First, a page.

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Development of a wireless network |  Videotron sues Rogers

Development of a wireless network | Videotron sues Rogers

A 20-year partnership signed in 2013 by Videotron and Rogers to jointly develop a 4G LTE wireless network in Quebec and the Ottawa region is turning into a fierce trade dispute.




Richard Dufour

Richard Dufour
Press

In a lawsuit filed Friday by Videotron in the Superior Court of Quebec, Quebecor’s main subsidiary claims 850 million from Rogers, reports the National mail. Videotron accuses Rogers of breach of contract and bad faith in connection with negotiations held in the context of the agreement to operate a joint network in Quebec that was unveiled eight years ago.

Always according to the Mail, Videotron alleges that Rogers created a dead end by establishing a parallel network covering the province of Quebec and the Ottawa region when the two companies were negotiating to upgrade their joint network, which would violate their agreement.

At the time of publication, despite several requests, Quebecor had refused to forward a copy of the request to Press.

A major disagreement between the two parties would include, among other things, the scale of investments required to develop the joint network and ensure it is competitive, according to a source familiar with the dispute who cannot be identified because it is not. He is not allowed to speak publicly about the case.

Also according to this source, Rogers would have learned through the voice of the media two years ago that Videotron himself was developing a parallel network.

In fact, in December 2019 a partnership between Videotron and Samsung was announced for the deployment of a 5G network.

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The agreement announced in 2013 was unique because it provided for the exchange of equipment, but also of frequencies. Each operator was responsible for certain regions.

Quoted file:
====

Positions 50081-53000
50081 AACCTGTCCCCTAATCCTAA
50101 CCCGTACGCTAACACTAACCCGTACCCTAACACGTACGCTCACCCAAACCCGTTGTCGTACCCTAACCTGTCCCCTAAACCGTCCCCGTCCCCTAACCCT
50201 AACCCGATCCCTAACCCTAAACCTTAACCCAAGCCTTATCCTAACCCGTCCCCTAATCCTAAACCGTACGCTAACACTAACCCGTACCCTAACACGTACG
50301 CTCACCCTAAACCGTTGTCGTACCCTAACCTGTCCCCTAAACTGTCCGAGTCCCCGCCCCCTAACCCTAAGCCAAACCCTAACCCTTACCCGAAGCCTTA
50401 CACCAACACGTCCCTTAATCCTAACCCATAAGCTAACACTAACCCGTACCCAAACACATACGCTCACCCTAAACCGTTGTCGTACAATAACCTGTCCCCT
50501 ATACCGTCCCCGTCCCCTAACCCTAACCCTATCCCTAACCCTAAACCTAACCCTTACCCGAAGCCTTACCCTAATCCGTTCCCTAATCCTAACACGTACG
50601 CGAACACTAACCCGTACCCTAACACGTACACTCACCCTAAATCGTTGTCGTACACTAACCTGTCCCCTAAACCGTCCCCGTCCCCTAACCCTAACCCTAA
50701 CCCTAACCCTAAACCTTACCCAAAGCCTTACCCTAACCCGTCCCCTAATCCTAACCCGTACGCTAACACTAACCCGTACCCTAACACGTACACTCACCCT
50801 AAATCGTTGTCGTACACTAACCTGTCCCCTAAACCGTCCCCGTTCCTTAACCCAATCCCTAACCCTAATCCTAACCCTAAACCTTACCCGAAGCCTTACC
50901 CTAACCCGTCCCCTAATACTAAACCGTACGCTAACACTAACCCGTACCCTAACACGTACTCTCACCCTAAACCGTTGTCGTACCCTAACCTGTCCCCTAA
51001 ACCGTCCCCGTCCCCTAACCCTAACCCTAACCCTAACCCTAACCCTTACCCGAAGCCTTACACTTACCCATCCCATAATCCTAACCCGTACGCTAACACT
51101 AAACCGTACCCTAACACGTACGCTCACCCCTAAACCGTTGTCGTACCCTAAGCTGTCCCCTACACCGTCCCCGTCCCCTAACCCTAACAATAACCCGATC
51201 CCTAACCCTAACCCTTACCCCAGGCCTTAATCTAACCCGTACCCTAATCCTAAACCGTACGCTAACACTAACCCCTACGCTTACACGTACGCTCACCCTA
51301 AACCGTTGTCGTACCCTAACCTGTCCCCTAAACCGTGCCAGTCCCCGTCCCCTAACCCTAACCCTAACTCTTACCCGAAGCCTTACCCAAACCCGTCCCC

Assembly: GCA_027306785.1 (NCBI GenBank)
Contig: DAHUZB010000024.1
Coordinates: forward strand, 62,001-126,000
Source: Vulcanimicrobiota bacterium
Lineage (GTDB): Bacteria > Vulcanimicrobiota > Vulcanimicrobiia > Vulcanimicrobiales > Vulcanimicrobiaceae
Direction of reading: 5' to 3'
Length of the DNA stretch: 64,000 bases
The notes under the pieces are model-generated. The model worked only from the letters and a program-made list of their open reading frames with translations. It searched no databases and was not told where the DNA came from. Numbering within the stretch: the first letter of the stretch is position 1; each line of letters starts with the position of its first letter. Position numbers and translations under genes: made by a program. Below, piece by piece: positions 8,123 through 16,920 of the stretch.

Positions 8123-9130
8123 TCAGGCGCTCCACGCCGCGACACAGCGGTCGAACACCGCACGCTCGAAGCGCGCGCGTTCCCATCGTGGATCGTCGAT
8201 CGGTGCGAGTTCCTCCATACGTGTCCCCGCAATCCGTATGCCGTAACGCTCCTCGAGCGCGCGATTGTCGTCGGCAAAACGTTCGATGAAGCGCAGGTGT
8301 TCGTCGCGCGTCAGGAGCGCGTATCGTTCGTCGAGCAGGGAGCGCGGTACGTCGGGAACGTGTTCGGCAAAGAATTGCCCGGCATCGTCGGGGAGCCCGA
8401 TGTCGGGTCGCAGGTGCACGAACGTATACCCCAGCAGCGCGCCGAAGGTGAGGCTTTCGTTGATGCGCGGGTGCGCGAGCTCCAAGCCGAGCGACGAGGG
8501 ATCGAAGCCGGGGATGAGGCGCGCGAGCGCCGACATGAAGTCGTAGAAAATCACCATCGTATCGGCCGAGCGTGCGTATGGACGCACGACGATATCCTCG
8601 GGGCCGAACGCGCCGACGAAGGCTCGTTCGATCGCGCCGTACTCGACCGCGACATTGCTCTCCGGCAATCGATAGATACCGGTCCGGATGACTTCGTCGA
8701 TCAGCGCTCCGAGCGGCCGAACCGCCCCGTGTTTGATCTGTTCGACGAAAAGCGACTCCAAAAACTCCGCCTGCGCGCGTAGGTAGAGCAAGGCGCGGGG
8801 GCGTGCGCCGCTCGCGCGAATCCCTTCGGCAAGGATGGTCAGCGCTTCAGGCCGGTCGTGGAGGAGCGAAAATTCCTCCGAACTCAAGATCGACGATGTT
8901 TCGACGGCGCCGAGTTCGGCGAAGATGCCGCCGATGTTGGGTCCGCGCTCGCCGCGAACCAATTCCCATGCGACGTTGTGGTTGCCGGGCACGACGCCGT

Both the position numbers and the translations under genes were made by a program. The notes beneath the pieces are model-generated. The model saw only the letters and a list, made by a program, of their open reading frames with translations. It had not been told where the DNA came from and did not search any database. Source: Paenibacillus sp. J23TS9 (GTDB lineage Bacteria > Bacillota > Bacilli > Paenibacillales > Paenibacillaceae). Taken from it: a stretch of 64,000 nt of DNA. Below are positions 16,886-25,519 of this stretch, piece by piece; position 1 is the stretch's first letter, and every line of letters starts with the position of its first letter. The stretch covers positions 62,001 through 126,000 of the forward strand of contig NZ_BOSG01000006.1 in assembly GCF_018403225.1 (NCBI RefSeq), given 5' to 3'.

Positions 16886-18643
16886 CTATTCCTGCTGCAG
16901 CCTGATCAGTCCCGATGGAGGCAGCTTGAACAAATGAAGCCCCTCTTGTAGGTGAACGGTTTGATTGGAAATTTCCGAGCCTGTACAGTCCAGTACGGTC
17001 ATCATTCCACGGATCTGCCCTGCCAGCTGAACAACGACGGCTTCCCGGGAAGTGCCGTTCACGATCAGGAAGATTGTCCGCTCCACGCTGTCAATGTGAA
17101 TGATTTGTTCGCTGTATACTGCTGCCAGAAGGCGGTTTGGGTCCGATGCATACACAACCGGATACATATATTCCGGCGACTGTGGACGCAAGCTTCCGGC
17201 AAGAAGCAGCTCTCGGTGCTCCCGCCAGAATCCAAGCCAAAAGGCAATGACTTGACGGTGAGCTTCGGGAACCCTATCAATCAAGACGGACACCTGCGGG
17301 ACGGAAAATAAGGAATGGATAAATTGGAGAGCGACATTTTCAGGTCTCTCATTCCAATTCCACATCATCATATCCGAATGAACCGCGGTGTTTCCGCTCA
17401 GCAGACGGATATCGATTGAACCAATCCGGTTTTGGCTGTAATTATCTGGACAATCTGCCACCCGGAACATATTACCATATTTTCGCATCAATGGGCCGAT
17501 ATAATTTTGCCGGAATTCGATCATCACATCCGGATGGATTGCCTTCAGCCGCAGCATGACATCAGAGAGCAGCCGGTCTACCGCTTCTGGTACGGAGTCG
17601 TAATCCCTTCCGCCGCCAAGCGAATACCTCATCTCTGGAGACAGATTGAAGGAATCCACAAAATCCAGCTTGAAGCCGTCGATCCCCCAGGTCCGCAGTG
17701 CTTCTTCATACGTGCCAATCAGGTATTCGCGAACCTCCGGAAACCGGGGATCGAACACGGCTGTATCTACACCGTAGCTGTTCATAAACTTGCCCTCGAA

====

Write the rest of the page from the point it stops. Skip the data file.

“Unfortunately, Videotron has decided not to join us in investing in network improvements in Quebec. This decision is not in the best interest of our customers and is inconsistent with our goals of providing our customers with superior connectivity, ”Rogers management said in an official statement sent to Press by email on Friday. At the time, Rogers had not yet been able to see the application.

“Regarding Videotron’s claim, we will respond to it in more detail in court,” he added.

Rogers also argues in his email that the company is investing billions of dollars in infrastructure to provide the “best possible service experience.” “These investments continue to grow as we improve connectivity for Quebec families and businesses and accelerate the deployment of 5G technology to connect more communities in Quebec. ”

This commercial dispute between Rogers and Videotron comes as a power struggle breaks out in Rogers between members of the company’s founding family and as Rogers awaits regulatory approval to complete the acquisition of Shaw Communications.

Rogers had tried to acquire Videotron in the early 2000s. Then Quebecor had partnered with the Caisse de depot et location du Québec to buy Videotron and thus outwit Rogers.